The Act of Writing in Tennyson’s ‘In Memoriam’ and Thackeray’s ‘Going to See a Man Hanged’?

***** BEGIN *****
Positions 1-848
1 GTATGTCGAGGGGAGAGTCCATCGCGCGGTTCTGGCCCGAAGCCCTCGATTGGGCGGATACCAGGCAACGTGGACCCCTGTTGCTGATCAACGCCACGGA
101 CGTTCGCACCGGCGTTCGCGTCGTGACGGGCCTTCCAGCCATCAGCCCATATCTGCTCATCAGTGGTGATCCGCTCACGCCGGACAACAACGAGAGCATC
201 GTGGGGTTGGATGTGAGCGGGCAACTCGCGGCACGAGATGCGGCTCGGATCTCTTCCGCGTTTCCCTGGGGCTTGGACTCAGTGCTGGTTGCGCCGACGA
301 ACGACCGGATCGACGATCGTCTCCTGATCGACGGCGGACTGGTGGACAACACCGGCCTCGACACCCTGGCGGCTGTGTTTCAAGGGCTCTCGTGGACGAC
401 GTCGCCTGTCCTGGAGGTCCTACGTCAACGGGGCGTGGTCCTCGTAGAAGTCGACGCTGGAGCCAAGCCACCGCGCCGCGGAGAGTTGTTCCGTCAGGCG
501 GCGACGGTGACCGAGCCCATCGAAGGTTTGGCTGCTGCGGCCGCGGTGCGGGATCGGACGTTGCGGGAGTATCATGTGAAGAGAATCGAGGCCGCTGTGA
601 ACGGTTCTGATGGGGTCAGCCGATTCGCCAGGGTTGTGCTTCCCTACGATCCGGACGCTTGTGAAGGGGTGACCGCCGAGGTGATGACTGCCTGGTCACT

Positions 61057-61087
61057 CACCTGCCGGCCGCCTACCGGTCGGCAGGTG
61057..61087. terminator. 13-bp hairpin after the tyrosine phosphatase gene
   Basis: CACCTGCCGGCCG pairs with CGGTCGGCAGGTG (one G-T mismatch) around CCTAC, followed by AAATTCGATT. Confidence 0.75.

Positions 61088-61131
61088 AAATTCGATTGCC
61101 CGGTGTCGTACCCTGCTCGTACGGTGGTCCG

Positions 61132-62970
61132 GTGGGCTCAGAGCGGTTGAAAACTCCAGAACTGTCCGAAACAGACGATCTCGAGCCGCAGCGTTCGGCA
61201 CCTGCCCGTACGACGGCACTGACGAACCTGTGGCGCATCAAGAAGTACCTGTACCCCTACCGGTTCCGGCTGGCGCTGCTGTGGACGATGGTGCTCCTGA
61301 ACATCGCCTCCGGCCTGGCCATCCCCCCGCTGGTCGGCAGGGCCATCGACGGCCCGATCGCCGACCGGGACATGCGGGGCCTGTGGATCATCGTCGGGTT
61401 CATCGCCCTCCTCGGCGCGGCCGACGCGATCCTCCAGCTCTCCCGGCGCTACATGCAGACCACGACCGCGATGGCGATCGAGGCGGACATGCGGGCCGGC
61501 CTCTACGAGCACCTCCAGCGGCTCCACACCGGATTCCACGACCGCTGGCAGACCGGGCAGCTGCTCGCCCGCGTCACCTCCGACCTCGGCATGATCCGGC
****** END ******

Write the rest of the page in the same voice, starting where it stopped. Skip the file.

Winston Churchill said that ‘the truth is incontrovertible’. This statement construes ‘truth’ as an absolute concept, where there is only one truth, and anything else is by definition a non-truth. Tennyson’s In Memoriam and Thackeray’s ‘Going to see a Man Hanged’ are certainly diverse in their genres; Tennyson’s words are a profound ode to a lost friend, whereas Thackeray’s article is a satirically disgusting account of a public event. Yet, both their acts of writing seek a truth, and not the absolute definition that Churchill specifies. Thackeray’s truth is based on presenting an accurate account of an event; it is literally telling the truth of what he sees before him, translating sight to word with little creative interpretation. Tennyson differs from this. His writing is not based on what he sees, but the grief he feels, and his truth is in being able to aptly express this when there seems no words fit to shape his emotions. Yet, another writer may express the same grief differently, or may indeed react differently to publicly viewing a man hanged. Therefore, perhaps the truth can only be incontrovertible to the person who expresses it. It is a truth specific to them, yet may not exist as a universal, absolute truth.